Supreme Court denies State’s Alcoa appeal

Badin Lake & Morrow Mountain State Park in a 2007 file photo | M Fletcher CC

ALBEMARLE — The Supreme Court of the United States denied a petition by the state of North Carolina to review a ruling at the 4th Circuit Court of Appeals related to ownership of the riverbed along the Yadkin River at the site of four hydroelectric dams owned by Alcoa. The ruling appears to clear the way for Cube Hydro Carolinas — which purchased the hydroelectric operations of Alcoa — to operate the facilities. Cube Yadkin Generation LLC, a part of Cube Hydro Carolinas, is now listed as the owner of a Federal Energy Regulatory Commission license that dates to Alcoa’s original FERC license.

The challenge to Alcoa’s ownership of the riverbed dates back several years. A federal trial court and the U.S. Court of Appeals for the 4th Circuit both side with Alcoa. The state of N.C. challenged Alcoa’s ownership, claiming that the Yadkin River was owned by the state since the original 13 colonies declared independence. Under the state’s theory, title to the navigable waters of the state — and the soil underneath them — passed directly from the British royalty to these states.

The 4th Circuit sided with Alcoa on the question of ownership in a 2-1 decision. On April 3, 2017, the Court of Appeals held “Alcoa has title to the bed of the Relevant Segment.” That opinion was written by Judge Paul V. Niemeyer, a nominee of President George H.W. Bush, and was joined by Judge Steven G. Agee, a nominee of President George W. Bush. Judge Robert B. King, a nominee of President Bill Clinton, wrote a lengthy dissent arguing that the state should retain ownership of the riverbed.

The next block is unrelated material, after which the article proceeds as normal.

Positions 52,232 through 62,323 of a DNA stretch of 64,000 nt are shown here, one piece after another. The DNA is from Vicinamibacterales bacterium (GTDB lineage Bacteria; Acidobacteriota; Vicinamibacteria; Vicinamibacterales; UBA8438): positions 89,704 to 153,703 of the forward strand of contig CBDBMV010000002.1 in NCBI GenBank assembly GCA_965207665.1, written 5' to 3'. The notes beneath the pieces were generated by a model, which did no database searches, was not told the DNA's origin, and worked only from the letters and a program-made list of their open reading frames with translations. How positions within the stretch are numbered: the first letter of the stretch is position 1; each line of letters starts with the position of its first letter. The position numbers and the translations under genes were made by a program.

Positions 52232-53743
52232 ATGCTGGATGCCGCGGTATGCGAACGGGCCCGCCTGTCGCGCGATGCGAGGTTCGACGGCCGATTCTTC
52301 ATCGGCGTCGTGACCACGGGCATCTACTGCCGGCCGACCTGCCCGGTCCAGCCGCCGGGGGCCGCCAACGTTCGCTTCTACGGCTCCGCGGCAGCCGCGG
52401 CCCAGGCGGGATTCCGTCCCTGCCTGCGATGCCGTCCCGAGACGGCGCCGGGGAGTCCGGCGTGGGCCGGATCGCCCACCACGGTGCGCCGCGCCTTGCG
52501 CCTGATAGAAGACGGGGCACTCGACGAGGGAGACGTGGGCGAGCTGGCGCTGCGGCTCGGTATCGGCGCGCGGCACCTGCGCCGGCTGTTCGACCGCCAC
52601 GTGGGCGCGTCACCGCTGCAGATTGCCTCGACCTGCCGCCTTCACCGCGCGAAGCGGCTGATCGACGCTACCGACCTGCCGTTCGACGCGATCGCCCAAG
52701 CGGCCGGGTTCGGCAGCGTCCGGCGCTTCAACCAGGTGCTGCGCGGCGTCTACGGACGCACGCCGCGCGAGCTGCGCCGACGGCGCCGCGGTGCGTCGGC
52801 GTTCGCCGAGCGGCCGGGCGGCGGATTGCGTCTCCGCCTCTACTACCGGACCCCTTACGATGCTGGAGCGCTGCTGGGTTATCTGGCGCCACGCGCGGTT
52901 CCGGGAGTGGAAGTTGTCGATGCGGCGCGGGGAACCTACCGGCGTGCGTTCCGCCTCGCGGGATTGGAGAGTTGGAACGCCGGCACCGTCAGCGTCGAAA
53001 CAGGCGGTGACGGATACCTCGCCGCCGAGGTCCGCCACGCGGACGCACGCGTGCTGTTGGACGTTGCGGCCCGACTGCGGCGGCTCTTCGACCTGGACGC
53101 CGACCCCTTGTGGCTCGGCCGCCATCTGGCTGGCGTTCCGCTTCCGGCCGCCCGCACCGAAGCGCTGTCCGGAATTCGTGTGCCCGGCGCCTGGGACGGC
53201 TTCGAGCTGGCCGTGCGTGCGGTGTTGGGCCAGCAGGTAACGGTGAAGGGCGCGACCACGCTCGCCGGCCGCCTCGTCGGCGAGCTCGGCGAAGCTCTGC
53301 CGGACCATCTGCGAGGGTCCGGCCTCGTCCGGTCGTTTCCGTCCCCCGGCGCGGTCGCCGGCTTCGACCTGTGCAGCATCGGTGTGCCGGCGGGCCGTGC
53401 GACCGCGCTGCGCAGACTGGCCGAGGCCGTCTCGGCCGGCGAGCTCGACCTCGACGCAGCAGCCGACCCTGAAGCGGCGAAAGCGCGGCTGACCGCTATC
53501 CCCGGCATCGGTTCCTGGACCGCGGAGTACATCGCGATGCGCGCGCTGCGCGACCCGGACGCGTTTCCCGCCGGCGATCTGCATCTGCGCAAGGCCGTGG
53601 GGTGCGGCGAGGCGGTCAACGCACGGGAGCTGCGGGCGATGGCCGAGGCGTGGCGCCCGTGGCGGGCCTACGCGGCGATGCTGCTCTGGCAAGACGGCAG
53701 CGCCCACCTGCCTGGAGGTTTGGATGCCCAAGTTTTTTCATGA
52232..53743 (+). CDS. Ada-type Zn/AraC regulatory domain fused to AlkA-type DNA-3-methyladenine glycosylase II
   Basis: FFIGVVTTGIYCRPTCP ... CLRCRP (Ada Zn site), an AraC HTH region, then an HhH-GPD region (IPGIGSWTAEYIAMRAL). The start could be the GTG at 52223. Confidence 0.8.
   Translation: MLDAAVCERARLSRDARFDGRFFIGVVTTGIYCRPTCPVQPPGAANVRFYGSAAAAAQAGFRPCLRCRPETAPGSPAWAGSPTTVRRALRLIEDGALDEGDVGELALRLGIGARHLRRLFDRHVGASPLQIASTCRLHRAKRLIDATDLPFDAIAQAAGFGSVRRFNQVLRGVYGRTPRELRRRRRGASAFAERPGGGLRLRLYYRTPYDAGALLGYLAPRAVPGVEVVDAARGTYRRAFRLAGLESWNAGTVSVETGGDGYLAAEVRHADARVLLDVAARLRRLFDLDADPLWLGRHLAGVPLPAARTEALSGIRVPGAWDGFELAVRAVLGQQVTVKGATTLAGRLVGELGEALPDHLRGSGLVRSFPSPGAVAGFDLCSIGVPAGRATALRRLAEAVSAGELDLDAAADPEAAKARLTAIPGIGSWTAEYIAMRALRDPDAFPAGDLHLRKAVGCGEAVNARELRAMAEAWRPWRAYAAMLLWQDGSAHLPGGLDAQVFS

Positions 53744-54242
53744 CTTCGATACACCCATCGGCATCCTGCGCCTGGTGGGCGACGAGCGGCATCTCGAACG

As part of the re-licensing process with FERC, Stanly County stands to benefit from economic development activities around Badin Lake. The settlement agreement between Alcoa, and now Cube Hydro as a result of their purchase and assumption of the license, requires the company to pay $3 million to the county with $1 million earmarked for economic development and the remainder to be used at the discretion of the county.

Responding to the Supreme Court’s decision to not take up the State’s appeal, County Commission Chairman Joseph Burleson said, “While litigation between the State and Alcoa has been divisive, the Supreme Court has spoken. Our Commission will continue to be good stewards of the county’s funds and the settlement proceeds will be put to good use for the benefit our citizens.”